Judge Thomas Hardiman of the U.S. Court of Appeals for the Third Circuit could be President Donald Trump’s pick for Supreme Court nominee. According to Politico, Trump is rumored to have narrowed his choice down to Hardiman and Brett Kavanaugh.
The announcement is expected to be made at 9 p.m. Eastern on July 9.
Hardiman, 52, is a graduate of the University of Notre Dame and Georgetown University Law. Over the past 148 years, a Georgetown Law alum has never joined the high court, according to the National Law Journal. Additionally, if Hardiman is chosen as the Supreme Court justice, he will be the first to do so without having an Ivy League degree under his belt.
Hardiman was born and raised in Massachusetts. He worked as a cab driver, through his father’s business, during his high school years, graduating from Waltham High School in 1983. According to the SCOTUS Blog, Hardiman was the first person in his family to go to college. He enrolled at Notre Dame, where he was a Notre Dame Scholar.
“The Notre Dame Scholars Award Program seeks to attract exceptional students who have demonstrated outstanding academic achievement; who have been acknowledged by their teachers, counselors, and peers as leaders; and who are committed to service in their communities,” reads the university’s website. Hardiman helped pay his way through undergrad by continuing to drive a taxi.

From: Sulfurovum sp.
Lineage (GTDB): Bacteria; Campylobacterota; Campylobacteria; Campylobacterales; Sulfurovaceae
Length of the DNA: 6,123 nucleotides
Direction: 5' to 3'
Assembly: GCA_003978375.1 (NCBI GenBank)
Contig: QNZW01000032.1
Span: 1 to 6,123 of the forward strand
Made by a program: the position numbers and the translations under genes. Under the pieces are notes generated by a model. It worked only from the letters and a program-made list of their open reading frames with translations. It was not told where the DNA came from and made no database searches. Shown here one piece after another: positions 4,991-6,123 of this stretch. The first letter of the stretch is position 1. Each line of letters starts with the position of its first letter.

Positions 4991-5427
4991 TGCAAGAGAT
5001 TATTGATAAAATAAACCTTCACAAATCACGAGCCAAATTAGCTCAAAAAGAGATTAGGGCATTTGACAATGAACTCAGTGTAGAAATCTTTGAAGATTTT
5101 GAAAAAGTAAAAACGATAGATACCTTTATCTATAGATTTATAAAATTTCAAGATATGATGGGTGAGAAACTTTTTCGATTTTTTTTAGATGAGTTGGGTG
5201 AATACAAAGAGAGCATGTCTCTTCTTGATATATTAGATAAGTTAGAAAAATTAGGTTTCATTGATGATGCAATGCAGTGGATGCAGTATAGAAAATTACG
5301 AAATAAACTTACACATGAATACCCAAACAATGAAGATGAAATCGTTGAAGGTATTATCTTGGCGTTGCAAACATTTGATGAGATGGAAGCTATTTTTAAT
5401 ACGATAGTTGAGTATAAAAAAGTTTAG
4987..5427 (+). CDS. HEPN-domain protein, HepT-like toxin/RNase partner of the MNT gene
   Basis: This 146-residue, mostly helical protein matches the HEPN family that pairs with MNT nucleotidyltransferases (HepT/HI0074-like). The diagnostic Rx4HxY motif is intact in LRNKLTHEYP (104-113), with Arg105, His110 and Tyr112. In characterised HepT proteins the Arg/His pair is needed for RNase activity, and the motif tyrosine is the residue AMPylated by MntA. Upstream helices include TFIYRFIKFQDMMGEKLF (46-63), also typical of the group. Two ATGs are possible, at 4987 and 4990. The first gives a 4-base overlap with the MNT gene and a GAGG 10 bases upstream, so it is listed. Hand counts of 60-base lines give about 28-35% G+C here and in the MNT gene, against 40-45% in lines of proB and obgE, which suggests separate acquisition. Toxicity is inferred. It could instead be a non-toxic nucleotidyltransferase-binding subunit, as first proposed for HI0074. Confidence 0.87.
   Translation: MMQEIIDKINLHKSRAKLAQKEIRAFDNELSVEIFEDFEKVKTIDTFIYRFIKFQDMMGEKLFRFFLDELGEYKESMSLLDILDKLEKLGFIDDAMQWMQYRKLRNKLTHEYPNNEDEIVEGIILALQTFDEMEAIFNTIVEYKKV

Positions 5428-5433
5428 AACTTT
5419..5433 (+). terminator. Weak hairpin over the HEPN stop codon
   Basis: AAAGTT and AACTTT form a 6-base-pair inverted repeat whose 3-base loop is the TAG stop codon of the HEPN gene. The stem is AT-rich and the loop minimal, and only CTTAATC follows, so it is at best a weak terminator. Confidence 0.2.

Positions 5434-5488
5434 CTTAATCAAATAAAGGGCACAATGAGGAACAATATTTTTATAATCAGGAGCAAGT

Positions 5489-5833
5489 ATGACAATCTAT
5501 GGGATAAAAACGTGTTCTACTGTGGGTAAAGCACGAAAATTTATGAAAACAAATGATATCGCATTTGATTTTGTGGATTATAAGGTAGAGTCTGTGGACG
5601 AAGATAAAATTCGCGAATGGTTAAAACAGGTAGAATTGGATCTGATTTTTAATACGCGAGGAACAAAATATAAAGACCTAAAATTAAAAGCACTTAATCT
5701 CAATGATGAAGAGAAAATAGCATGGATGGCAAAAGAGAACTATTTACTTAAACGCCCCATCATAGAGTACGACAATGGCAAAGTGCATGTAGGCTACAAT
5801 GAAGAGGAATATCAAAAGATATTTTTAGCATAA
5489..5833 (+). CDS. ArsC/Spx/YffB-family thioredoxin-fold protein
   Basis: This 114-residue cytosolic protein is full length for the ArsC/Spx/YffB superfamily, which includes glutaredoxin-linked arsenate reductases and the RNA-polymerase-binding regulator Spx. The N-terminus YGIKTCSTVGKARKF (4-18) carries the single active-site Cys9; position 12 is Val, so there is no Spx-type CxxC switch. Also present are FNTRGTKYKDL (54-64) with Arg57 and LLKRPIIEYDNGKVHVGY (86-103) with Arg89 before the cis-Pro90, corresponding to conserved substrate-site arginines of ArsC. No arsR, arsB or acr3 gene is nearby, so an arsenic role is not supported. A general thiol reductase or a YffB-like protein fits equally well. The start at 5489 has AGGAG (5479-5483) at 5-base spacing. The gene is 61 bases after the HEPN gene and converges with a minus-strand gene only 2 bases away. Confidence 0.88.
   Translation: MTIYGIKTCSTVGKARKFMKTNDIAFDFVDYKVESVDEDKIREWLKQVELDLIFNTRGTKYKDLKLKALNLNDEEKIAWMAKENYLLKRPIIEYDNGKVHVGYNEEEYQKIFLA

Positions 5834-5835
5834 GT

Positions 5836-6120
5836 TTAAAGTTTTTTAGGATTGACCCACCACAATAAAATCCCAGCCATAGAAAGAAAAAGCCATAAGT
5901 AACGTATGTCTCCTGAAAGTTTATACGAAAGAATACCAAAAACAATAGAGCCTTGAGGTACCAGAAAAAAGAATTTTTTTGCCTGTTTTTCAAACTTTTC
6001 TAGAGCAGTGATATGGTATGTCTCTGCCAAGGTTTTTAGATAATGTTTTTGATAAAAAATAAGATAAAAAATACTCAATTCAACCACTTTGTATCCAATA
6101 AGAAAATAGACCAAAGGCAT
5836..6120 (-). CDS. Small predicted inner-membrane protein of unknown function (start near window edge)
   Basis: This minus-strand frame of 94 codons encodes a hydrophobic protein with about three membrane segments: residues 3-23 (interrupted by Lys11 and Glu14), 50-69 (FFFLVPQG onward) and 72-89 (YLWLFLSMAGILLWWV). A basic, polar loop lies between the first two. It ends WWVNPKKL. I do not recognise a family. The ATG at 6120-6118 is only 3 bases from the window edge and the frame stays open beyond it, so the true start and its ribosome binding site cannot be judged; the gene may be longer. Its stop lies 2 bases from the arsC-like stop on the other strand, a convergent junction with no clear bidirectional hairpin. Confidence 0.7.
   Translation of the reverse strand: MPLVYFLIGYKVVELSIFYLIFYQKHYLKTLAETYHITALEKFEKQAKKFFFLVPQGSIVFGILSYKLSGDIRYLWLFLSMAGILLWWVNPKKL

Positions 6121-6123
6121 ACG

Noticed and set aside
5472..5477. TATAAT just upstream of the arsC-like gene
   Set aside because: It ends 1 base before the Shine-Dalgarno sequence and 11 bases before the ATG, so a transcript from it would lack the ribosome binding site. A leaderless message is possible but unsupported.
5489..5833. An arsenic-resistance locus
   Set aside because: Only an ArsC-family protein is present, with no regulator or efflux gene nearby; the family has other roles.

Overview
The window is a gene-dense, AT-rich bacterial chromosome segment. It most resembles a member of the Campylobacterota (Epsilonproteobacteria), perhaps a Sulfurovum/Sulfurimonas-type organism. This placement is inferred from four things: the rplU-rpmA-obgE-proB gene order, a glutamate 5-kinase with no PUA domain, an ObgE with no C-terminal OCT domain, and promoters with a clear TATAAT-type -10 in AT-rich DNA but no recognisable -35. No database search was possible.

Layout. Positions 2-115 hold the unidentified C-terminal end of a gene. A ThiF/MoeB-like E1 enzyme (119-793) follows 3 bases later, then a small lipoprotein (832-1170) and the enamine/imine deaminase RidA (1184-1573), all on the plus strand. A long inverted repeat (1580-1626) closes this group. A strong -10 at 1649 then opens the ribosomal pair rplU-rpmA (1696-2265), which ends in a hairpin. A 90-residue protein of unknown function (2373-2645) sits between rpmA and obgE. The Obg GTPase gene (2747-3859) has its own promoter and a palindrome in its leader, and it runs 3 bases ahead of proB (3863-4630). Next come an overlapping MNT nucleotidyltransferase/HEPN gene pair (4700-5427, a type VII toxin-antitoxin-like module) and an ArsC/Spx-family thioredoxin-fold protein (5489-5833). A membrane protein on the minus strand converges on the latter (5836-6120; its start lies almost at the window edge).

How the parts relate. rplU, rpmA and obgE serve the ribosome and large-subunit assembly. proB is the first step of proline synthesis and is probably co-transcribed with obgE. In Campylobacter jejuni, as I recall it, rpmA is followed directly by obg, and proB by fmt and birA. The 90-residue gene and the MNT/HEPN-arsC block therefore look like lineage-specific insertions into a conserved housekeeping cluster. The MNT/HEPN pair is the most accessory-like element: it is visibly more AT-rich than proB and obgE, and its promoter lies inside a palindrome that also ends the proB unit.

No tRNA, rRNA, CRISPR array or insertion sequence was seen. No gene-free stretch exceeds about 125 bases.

Hardiman graduated — with honors — from Notre Dame in 1987. He decided to continue his education, and enrolled at Georgetown University Law Center. While studying for his law degree, Hardiman was an editor at the Georgetown Law Journal. He worked at various law firms in the summers, earning money to help pay his tuition. He graduated in 1990, obtaining his Juris Doctor degree.
“The JD degree is usually required to practice law in the United States. It is considered the first degree in law. The JD degree is offered by American Bar Association (ABA)-approved law schools, by law schools that are not ABA-approved, and by many Canadian law schools.”
After graduating from Georgetown, Hardiman joined the law firm Skadden, Arps, Slate, Meagher & Flom, in its Washington D.C. office. He worked as an associate in the firm’s litigation department from 1989–1992. In 1992, he joined Titus & McConomy in Pittsburgh, eventually making partner in 1996. Three years later, he left Titus & McConomy for Reed Smith, also in Pittsburgh, where he was a partner in the litigation department.
In 2003, he was appointed to be a judge of the United States District Court for the Western District of Pennsylvania, by then-President George W. Bush. Five years later, former President Bush nominated Hardiman to the Third Circuit.
Hardiman and his wife, Lori, live in Pittsburgh with their three children, Kate, a senior at Notre Dame, Matthew, a freshman at Notre Dame, and Marissa, a sophomore in high school.
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